Fried and Fatty Meats– Meats like bacon, ribs, hot dogs, burgers, fried chicken, and even chicken nuggets and pepperoni are full of unhealthy fat and calories and shouldn’t be consumed regularly.
Instead of fried, fatty meats, choose baked and lean meats like chicken, turkey, lean beef, and even fish. It’s okay to have fatty or fried meats occasionally, but stay within a balanced portion size and choose other healthy sides at your meal.
Soda– Soda is technically a beverage, not a food, but it’s still one of the worst things for a teenager to get addicted to. The high sugar content (or artificial sweetener content) is not good for a growing teenager. The recommended amount of added sugar for a teenager is 25 grams per day, about 6 teaspoons.
A typical 12 oz can of soda has about 39 grams, that’s already too much sugar for the day. If your teen doesn’t like drinking plain water all day, try flavoring it with fruit slices, cucumber slices, or other spices and seasonings.
Sugary Drinks- Other sugary drinks besides soda can add a lot of sugar and calories to a teenager’s diet that aren’t necessary. It is better to eat your calories than to drink them. Popular drinks that should be limited are fruit-flavored beverages (many fruit flavored beverages are mostly sugar and artificial flavors with less than 10% juice), energy drinks and sports drinks, juices, etc. 100% juice isn’t a bad choice, but it’s better to be eating the whole fruit to get dietary fiber. Teenagers should limit juice to 8 oz a few times per week.
Caffeine– Caffeine is a stimulant that isn’t even a great choice for many adults, but especially shouldn’t be used for kids or teenagers. Caffeine decreases calcium absorption, and as a stimulant it can cause problems for teenagers such as sleep problems and trouble paying attention in school.
Too Much Coffee or Tea– It isn’t a great idea for teenagers to become addicted to coffee and tea. It has caffeine, limits iron absorption, and certain sweetened types can have too much sugar, plus some coffee drinks are extremely high in calories and not doing you any favors nutritionally. If you need a sweet or energizing drink in the morning or during the day, switch to 100% orange juice or a fruit and veggie smoothie.
French Fries– Fast food options are sure convenient at times, but they aren’t providing many good nutrients for a growing and developing teenager. French fries are fatty and salty and too high in calories, not a good combination when you need a balanced diet. Try to switch for a side salad or fruit when available.
Potato Chips– Chips are a popular teenage snack, but can be too high in calories, fat, and salt. Choose instead to fuel up with whole grains like whole-wheat breads and pasta, or snacks like hummus and veggies with whole grain crackers. Even popcorn can be a good choice if it doesn’t have too much butter and salt, try some other flavorings for a better balance.
Highly processed snacks and other “junk” foods– Think Oreos, Cheetos, Pop tarts, packaged cookies and cakes, chips, sugary breakfast cereals, granola bars, candy bars, sugary candies, vending machine foods, etc. These foods aren’t offering any good nutrition and can quickly fill up a teenager’s diet and take the place of better foods that provide fuel and better nutrients, and could leave teenagers deficient in some crucial nutrients.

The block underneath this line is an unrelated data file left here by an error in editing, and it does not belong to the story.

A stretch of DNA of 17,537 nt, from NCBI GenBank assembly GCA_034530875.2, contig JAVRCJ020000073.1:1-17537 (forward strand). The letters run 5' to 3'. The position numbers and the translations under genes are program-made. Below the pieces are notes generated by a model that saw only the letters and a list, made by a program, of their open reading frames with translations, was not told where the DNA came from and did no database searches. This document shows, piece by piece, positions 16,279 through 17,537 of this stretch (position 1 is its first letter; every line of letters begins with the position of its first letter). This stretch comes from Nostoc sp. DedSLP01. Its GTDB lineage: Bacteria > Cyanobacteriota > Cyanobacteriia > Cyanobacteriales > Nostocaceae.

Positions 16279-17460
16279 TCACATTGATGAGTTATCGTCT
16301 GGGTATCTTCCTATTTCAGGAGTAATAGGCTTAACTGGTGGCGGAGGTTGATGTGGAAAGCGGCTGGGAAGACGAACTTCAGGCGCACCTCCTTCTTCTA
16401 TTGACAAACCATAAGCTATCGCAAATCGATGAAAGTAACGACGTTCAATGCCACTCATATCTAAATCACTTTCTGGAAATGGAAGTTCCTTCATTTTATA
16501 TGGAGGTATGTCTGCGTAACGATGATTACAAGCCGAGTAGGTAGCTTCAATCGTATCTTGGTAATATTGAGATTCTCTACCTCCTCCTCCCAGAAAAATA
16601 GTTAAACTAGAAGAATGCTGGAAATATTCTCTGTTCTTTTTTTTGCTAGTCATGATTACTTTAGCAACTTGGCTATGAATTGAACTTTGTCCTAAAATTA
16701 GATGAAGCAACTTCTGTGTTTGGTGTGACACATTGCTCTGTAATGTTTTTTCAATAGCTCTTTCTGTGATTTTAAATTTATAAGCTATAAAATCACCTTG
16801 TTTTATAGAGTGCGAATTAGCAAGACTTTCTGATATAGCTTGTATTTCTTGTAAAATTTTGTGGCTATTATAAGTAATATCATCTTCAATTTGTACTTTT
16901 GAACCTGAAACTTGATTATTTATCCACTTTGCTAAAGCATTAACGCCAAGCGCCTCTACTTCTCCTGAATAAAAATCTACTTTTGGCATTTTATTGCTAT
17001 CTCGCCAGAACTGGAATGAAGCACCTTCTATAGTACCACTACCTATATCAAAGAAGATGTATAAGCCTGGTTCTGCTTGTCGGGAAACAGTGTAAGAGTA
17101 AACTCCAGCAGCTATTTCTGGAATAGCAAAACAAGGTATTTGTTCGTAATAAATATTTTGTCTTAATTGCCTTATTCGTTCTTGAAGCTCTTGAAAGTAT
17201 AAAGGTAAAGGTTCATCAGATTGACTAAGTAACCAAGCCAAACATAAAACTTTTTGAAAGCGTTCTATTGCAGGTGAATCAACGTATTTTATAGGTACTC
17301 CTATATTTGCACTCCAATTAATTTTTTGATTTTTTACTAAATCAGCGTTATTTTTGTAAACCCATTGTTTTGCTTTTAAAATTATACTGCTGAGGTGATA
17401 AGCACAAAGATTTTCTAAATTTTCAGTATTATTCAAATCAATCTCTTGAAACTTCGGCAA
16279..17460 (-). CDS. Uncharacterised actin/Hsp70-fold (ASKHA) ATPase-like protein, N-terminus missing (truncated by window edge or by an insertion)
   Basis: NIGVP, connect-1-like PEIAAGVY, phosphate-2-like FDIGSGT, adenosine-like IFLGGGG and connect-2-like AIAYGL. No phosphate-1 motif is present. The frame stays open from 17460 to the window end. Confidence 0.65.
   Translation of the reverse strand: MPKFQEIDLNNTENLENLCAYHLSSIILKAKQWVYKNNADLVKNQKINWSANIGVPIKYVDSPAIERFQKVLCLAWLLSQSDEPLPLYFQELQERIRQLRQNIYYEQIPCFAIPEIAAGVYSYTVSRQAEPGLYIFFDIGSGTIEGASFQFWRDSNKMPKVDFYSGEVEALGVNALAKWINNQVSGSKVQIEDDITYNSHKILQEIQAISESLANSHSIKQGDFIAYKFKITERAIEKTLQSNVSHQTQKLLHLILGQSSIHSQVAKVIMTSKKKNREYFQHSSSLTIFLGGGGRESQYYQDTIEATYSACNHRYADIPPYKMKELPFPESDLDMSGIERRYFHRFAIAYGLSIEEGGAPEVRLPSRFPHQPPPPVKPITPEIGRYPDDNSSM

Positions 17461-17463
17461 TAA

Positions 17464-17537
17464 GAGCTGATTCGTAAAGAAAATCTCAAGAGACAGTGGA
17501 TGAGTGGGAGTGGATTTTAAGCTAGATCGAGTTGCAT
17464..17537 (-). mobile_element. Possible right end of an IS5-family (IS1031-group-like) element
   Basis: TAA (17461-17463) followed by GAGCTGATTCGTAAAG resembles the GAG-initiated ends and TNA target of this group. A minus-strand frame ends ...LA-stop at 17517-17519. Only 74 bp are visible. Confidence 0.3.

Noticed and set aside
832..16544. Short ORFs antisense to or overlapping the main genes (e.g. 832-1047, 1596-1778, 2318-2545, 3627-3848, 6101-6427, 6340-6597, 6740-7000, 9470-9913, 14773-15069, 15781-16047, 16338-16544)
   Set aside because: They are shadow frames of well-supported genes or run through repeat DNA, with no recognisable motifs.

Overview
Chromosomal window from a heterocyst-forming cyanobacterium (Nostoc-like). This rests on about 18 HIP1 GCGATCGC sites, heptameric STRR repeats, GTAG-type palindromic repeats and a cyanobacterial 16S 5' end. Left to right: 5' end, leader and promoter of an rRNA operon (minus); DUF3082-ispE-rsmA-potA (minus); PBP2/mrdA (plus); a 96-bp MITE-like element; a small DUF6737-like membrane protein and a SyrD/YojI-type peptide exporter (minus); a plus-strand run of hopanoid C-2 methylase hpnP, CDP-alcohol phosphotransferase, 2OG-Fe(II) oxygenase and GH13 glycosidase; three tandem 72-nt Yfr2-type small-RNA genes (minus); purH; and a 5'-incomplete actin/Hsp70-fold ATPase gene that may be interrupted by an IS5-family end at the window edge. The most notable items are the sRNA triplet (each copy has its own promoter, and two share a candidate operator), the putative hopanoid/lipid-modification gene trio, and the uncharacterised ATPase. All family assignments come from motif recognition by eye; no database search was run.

Boxed Macaroni and Ramen Noodles– These aren’t necessarily the worst foods, because they aren’t all full of bad ingredients, but they aren’t full of many good ingredients either and they are a popular staple for teenagers, especially because these packaged meals are cheap and easy for a teenager to prepare by themselves.
Macaroni and Ramen noodles are also high-processed and don’t contain much of any good nutrients, you aren’t doing yourself any favors by consuming these regularly. Add lots of veggies and a protein, or make a homemade macaroni or pasta dish instead.
White Bread- Sorry if you like white breads, white breads are made from refined wheat and they are low in fiber and nutrients. White breads offer little nutritional value, poor energy, and rapid spikes in blood sugar. Instead choose whole grain breads, pastas, tortillas, crackers, cereals, etc.
Other Foods Teenagers should Limit:
- Sugary breakfast cereals
- Pastries, cookies, cakes
- Sweetened yogurts- some lowfat yogurts have a lot of sugar!
- “Diet Foods” such as low-carb and gluten free products may seem healthy but often tend to have a lot of added fat and sugar to make up for other missing ingredients
- Ice cream– sorry, ice cream is loaded with sugar and fat
- Most fast food meals
- High mercury fish– high levels of mercury can be harmful for teenagers and children. High mercury fish includes king mackerel, marlin, shark, swordfish, and some of the more expensive cuts of tuna. These shouldn’t necessary be avoided, just limited in appropriate servings of about 3-4 oz. Most teenagers aren’t eating high levels of seafood anyway, so this shouldn’t be an issue for most adolescents